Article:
Does this trunk make me look fat? Overweight Zoo elephants no laughing matterAfrican elephants in captivity are getting fat. While the thought of a pudgy pachyderm might produce a chuckle, it is a situation with potentially serious consequences for the species.
“Obesity affects about 40 percent of African elephants in captivity,” said Daniella Chusyd, M.A., a doctoral student in the University of Alabama at Birmingham Department of Nutrition Sciences.“Much as we see in humans, excess fat in elephants contributes to the development of heart disease, arthritis, a shorter lifespan and infertility.”
Infertility is the aspect that may be most troubling to Chusyd and colleagues. Nearly half of zoo African female elephants exhibit abnormal ovarian cycles, which is strongly correlated with a high body mass index, said Chusyd. According to a 2011 report by scientists at the Lincoln Park Zoo in Chicago, zoos in the United States need to average about six births each year to maintain a stable elephant population. But the current average is only around three births a year. Read More...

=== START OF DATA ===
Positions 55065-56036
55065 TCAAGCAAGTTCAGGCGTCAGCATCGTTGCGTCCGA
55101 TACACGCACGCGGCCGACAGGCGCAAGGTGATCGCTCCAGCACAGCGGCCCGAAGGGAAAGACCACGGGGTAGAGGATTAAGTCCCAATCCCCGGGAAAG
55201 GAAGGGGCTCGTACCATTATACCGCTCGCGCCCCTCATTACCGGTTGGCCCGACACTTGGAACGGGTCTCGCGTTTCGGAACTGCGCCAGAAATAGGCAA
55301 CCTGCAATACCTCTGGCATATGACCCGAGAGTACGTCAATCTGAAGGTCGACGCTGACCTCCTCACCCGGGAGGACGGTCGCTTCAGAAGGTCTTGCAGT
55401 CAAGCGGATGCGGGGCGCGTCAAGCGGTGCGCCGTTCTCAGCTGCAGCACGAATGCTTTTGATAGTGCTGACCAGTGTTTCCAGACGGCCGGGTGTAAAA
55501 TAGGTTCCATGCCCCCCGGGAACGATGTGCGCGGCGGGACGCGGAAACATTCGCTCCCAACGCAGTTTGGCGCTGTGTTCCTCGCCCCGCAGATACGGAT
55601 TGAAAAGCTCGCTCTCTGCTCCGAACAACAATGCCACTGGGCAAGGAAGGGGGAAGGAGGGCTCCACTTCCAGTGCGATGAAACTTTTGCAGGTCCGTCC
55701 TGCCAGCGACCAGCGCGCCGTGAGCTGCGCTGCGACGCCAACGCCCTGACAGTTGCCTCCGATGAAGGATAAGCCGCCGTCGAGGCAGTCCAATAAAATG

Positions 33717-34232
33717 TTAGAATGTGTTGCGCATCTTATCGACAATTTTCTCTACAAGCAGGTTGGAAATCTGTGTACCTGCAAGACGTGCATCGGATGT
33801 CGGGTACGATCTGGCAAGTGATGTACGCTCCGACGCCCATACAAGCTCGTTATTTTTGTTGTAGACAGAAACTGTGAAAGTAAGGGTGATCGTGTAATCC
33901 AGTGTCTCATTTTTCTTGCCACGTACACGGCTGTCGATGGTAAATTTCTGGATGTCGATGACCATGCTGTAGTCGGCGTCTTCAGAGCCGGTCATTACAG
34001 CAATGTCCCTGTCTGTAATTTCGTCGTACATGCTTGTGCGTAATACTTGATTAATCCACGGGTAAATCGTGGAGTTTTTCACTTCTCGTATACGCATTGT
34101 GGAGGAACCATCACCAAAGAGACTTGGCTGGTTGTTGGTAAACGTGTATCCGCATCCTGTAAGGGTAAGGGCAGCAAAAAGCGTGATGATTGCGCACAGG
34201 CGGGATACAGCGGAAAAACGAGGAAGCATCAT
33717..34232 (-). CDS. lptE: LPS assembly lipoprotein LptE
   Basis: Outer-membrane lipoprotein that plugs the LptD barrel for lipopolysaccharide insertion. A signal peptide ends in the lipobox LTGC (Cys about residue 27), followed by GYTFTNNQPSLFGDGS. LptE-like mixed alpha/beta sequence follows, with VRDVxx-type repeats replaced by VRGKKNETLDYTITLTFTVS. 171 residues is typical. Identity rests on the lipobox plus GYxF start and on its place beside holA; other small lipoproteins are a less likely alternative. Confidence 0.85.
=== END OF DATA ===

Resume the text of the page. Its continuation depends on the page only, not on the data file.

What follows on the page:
Fernández to participate in Dannon Institute’s Academic Mid-Career Nutrition Leadership Institute
José Fernández, PhD, has been selected as a participant in the Dannon Institute’s 2014 Academic Mid-Career Nutrition Leadership Institute. Created as a complement to the Nutrition Leadership Institute established in 1998, the intensive three-day training program—held in the Chicago area June 15-18, 2014—will provide an opportunity for faculty who have completed their terminal degree training 10 to 20 years ago to determine desirable characteristics of senior leaders and to explore and develop their capabilities, skills, and personal fit for leadership roles.
The main interest of the Professor and Vice Chair for Education in the Department of Nutrition Sciences is the identification of genetic and environmental contributors to health disparities in obesity, diabetes, and related comorbidities. Dr. Fernández is also interested in the development and applications of statistical methods to gene discovery, the identification and implementation of opportunities for integrating research and education, and the development of educational opportunities and programs to improve clinical and research training.
He serves on the editorial board for the journal Ethnicity and Disease and the International Journal of Obesity. Dr. Fernández has been the recipient of many awards, including the UAB President’s Faculty Diversity Award (2007), the UAB Dean’s Award for Excellence in Mentoring (2010), and the UAB School of Health Professions Joseph F Volker Outstanding Faculty Award (2012).